top of page


Updated: Mar 4, 2021

Thai stir fry, is a stir-fried rice noodle dish commonly served as a street food and at most restaurants in Thailand as part of the country's cuisine. It is typically made with rice noodles, chicken, beef or tofu, peanuts, a scrambled egg, and bean sprouts, among other vegetables. The ingredients are sautéed together in a wok, which creates even heat distribution. Once the dish is completed it is tossed in pad Thai sauce, which gives the dish its signature tangy salty flavor with a hint of sweetness

Pad Thai is made with rehydrated dried rice noodles with some tapioca flour mixed in, which are stir fried with eggs and chopped firm tofu, flavored with tamarind juice, fish sauce, dried shrimp, garlic or shallots, red chili pepper and palm sugar, and served with lime wedges and often chopped roasted peanuts. It may contain other vegetables like bean sprouts, garlic chives, pickled radishes or turnips, and raw banana flowers. It may also contain fresh shrimp, crab, squid, chicken or other fish or meat.

Many of the ingredients are provided on the side as condiments, such as the red chili pepper, lime wedges, roasted peanuts, bean sprouts, spring onion and other miscellaneous fresh vegetables.[4] Vegetarian versions may substitute soy sauce for the fish sauce and omit the shrimp entirely.

"Pad Thai"

Ok. Here it is. Hands-down the MOST popular Thai dish known to mankind. It is served in almost EVERY Thai restaurant.

Yields 2 portions


  • 4 ounces dried rice noodles (pad Thai noodles)

  • 2 tablespoons vegetable oil ( infused )

  • 1 garlic clove, minced

  • 1 large egg

  • 8 large shrimp, thawed, peeled and deveined

  • 1½ tablespoons lemon juice or 3 tablespoons tamarind water

  • 2½ tablespoons fish sauce

  • 2 teaspoons palm sugar (optional)

  • 15 peanuts, crushed

  • 1 cup bean sprouts

  • 2 tablespoons cilantro, chopped

  • 2 scallions, chopped

  • Lime wedges for serving


  1. Soak the rice noodles in boiling hot water until al dente. You don’t want them cooked all the way since we will be cooking them in the pan as well. Follow the instructions on the package (usually between 6-8 minutes). Drain and set aside.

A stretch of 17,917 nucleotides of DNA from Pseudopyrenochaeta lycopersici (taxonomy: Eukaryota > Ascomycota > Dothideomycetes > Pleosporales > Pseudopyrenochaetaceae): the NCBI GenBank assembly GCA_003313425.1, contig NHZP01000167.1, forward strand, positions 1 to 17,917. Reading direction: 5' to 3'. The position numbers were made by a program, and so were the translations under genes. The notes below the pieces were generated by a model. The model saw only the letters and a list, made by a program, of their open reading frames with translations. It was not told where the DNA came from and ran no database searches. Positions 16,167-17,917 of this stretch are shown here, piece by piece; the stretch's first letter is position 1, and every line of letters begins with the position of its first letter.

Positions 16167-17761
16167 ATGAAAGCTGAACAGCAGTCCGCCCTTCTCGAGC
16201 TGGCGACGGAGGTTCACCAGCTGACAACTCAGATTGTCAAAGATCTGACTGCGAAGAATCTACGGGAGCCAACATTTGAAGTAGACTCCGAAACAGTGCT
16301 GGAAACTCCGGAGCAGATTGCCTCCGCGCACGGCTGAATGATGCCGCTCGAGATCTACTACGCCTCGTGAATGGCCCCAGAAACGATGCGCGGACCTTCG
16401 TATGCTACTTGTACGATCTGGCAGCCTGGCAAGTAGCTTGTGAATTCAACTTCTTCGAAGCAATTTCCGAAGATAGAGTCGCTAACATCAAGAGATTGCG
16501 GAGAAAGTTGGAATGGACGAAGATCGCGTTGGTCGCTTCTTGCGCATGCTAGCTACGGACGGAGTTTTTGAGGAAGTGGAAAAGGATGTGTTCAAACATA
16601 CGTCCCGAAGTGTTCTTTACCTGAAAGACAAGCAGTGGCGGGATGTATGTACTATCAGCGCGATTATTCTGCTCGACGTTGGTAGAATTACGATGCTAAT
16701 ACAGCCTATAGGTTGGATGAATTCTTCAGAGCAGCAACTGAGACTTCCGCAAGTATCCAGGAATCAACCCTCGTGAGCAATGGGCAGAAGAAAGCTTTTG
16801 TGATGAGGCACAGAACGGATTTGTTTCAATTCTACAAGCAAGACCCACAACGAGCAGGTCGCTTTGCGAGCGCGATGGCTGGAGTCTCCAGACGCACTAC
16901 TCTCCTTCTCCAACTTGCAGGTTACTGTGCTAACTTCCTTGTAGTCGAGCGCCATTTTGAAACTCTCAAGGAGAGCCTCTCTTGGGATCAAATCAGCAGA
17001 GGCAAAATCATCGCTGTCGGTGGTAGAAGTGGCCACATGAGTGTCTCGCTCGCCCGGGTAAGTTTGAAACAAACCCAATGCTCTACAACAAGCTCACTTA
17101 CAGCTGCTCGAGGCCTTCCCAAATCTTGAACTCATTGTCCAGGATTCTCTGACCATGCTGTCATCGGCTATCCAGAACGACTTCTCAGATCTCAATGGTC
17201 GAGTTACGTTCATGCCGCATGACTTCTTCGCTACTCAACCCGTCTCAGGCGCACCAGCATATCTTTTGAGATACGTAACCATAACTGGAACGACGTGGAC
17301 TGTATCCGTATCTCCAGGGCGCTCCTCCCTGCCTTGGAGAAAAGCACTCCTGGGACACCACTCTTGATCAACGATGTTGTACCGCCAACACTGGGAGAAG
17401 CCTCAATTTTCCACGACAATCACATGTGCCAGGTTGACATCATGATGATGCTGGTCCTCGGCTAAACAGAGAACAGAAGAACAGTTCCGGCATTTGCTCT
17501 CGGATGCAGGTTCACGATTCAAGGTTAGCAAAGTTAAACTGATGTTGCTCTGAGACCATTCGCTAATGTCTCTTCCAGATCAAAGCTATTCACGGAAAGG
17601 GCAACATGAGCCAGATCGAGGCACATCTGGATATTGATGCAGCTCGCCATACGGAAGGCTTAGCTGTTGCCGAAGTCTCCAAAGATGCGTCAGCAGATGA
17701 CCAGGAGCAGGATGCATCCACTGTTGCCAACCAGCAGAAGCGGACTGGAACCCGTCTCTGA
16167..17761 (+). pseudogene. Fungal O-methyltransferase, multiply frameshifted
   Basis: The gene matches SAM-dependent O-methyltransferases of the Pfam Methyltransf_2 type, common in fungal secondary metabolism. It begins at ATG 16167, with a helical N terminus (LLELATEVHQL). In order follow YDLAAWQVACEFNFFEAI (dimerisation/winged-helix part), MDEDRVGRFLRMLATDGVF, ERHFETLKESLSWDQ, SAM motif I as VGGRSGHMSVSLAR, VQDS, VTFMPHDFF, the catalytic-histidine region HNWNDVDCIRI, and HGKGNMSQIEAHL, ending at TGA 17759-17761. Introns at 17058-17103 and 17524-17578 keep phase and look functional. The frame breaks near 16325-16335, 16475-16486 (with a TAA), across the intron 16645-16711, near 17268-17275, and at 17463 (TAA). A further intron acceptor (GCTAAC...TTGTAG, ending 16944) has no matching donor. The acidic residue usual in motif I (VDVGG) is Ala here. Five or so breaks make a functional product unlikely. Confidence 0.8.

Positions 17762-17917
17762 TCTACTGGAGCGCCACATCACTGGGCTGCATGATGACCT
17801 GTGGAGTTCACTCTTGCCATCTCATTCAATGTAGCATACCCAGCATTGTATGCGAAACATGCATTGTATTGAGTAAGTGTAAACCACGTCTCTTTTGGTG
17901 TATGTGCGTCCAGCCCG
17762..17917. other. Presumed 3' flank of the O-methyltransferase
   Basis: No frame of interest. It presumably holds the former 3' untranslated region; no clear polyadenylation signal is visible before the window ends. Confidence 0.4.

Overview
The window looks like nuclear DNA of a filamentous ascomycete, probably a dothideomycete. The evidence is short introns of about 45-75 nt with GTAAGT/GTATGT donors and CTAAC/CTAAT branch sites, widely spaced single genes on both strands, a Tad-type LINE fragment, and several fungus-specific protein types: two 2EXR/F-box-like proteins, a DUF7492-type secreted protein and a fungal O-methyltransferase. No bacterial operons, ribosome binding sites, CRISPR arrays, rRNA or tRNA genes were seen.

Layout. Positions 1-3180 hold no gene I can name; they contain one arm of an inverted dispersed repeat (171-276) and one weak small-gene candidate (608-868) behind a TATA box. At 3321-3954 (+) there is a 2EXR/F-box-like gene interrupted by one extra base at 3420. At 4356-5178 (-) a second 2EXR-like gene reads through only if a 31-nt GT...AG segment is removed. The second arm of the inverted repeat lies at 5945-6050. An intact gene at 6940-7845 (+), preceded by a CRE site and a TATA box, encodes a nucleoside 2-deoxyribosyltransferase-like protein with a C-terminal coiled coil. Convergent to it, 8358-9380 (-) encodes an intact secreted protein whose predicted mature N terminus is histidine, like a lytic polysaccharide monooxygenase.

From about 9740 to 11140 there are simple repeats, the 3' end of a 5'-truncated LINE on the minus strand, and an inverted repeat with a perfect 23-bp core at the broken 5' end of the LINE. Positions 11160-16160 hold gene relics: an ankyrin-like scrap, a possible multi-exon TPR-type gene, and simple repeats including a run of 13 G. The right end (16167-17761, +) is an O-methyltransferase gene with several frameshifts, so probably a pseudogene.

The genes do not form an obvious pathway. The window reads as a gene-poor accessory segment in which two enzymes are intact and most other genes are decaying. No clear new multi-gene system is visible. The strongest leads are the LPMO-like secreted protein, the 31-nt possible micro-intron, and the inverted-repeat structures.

2. In a wok or deep pan over medium-high heat, add oil and garlic. Fry garlic for 1 minute, then add add shrimp and toss them a few times.

  3. Push the shrimp to one side of the pan. Break the egg in the cleared side of the pan and scramble it by quickly stirring (about 20 seconds).

  4. Add the soaked noodles along with lemon juice, fish sauce, sugar and peanuts. Stir well and cook for 2-3 minutes – until noodles are cooked through.

  5. Add half of the bean sprouts, 1 tablespoon cilantro and half the scallions. Toss well.

  6. Transfer to a plate and top with remaining bean sprouts, cilantro and scallions. Serve with lime wedges and more fish sauce if needed.

NOTES After serving your pad Thai, you can add dried chilies, more fish sauce, vinegar, sriracha, dried shrimp, sugar, Thai chilies – or any number of condiments to truly make it your own!

Why is coconut oil popular for cannabis infusion?

Coconut oil has a high concentration of fatty acids (saturated fats). The surplus of these fatty acids in coconut oil create a strong binding agent for cannabinoids.

Compared to olive oil, which contains a saturated fat content of less than 20%, coconut oil contains over 80% saturated fats and thus has the ability to retain far more cannabinoids during infusions, making it far more efficient. Coconut oil is a near-perfect medium for cannabis-infused oils.

Coconut oil uses and health benefits

Coconut oil also contains other sets of beneficial acids that have been known to have a list of potential health benefits. Lauric acid is a great example—when digested, lauric acid creates a monoglyceride that acts as an antimicrobial.

These fatty acids are found in abundance in coconut oil, making it a top contender for those looking for a healthier oil base than butter or canola oil.

bottom of page